* Q2 earnings per share 73 cents vs 72 cents expected
* North American profit margins improve, seen rising more
* Shares fall 1.1 percent
By Braden Reddall
July 22 Halliburton Co on Monday
delivered a higher-than-expected quarterly profit as it found
greater success outside its natural gas-engorged home market in
the United States.
The world's second-largest oilfield services company also
said it boosted its share repurchase program by $4.3 billion
after buying $1 billion worth of its shares in the second
quarter and leaving only $700 million authorized from an
existing program set up in 2006.
Chief Executive Dave Lesar said the refreshed $5 billion
buyback reflected growing confidence in the outlook as he
predicted further profit margin improvement in North America.
Analysts at Tudor Pickering Holt said the buybacks would
grab as much attention as the results, though Halliburton shares
fell 1.1 percent to $45.32 on Monday after a strong run in
"We do not believe the market is yet fully appreciating its
solid and growing international footprint," Sterne Agee analyst
Stephen Gengaro wrote.
The Houston-based company reported a drop in second-quarter
profit to $679 million, or 73 cents per share, from $737
million, or 79 cents per share, a year ago. Analysts expected 72
cents per share, according to Thomson Reuters I/B/E/S. Revenue
rose 1 percent to $7.3 billion.
"Relative to our primary competitors, we have delivered
leading year-over-year international revenue growth for five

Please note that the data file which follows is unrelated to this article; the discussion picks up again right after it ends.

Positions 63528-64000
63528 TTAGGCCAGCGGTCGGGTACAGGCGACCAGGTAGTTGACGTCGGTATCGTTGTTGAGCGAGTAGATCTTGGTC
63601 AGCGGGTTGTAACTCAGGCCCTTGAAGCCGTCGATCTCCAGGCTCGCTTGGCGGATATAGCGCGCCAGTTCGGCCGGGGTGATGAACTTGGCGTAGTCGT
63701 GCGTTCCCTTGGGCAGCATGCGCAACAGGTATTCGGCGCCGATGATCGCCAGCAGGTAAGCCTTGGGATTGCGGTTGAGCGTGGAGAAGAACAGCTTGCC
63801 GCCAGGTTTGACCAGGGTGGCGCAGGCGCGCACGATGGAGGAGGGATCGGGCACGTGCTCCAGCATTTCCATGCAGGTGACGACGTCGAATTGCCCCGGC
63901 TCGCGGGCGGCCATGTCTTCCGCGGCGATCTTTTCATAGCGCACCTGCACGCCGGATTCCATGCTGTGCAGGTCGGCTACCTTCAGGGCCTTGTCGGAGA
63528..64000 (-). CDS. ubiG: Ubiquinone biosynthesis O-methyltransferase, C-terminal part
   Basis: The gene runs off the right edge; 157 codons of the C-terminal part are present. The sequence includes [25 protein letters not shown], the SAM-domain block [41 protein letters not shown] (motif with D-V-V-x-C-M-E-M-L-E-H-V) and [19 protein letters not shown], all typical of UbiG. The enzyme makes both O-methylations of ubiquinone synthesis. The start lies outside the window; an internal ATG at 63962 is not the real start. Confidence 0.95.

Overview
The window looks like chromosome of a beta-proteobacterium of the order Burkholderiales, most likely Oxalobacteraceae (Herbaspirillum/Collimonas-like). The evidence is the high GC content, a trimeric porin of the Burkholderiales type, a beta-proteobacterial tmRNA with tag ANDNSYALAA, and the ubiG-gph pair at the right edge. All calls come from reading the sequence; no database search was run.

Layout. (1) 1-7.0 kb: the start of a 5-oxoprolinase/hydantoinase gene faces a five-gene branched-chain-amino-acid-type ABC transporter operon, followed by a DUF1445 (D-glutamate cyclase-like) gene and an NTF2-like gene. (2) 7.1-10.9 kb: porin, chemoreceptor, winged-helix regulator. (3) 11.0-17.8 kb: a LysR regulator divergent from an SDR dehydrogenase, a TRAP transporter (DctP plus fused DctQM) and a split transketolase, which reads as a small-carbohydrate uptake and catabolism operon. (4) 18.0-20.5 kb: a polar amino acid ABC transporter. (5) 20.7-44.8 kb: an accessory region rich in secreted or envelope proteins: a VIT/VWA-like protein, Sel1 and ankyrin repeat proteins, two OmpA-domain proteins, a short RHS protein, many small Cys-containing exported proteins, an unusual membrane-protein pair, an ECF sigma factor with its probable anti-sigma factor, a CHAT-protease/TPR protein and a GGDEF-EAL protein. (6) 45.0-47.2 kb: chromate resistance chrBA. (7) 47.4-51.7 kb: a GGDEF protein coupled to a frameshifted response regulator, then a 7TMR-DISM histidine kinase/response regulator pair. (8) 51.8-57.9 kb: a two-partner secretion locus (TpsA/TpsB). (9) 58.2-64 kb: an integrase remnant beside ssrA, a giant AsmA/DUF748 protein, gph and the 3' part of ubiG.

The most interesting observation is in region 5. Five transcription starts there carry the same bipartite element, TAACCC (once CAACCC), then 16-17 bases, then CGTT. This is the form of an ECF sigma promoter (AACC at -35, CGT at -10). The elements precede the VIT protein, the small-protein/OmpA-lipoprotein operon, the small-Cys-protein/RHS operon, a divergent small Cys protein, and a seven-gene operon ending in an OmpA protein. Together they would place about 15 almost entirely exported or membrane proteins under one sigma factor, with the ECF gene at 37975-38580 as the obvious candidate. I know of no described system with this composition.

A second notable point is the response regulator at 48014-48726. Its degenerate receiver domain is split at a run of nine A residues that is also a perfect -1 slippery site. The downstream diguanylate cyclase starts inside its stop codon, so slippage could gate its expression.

consecutive quarters," Lesar said in a statement.
On Friday, sector leader Schlumberger Ltd posted
higher-than-expected earnings on greater international exposure,
in stark contrast to U.S.-anchored Baker Hughes Inc.
A collapse in pricing for hydraulic fracturing services has
weighed on all players as natural gas drillers have cut back in
response to weak gas prices, but U.S. activity is showing signs
of recovery. Barclays has seen a 4 percent rise in drilling
permits in June in the 30 states it surveys, and the U.S.
gas-directed rig count is rising.
Analysts worried about a slump in the fourth quarter, when
exploration and production budgets start to empty out, though
Lesar believes higher oil prices should lead to "budget
reloading." He expected profit margin improvement to continue in
North America after a 1.2 percentage-point rise to 17.5 percent
over the second quarter.
The U.S. gas rig count fell to an 18-year low of 353 in
June, even as the count outside North America climbed to its
highest in 30 years, according to Baker Hughes data.
Halliburton highlighted more activity and sales in Malaysia,
China and Angola, while saying that Latin America should bounce
back after a disappointing first half.
Halliburton shares are up 23 percent in the last three
months, versus 18 percent for Schlumberger and 10 percent for
Baker Hughes. Halliburton got a big boost in April, when it
revealed talks to settle its liability related to the massive
2010 Gulf of Mexico spill.
The company said the talks slowed recently because BP Plc
, operator of the blown-out well, has been in a legal
battle over a separate settlement of claims with people and
businesses in the Gulf states.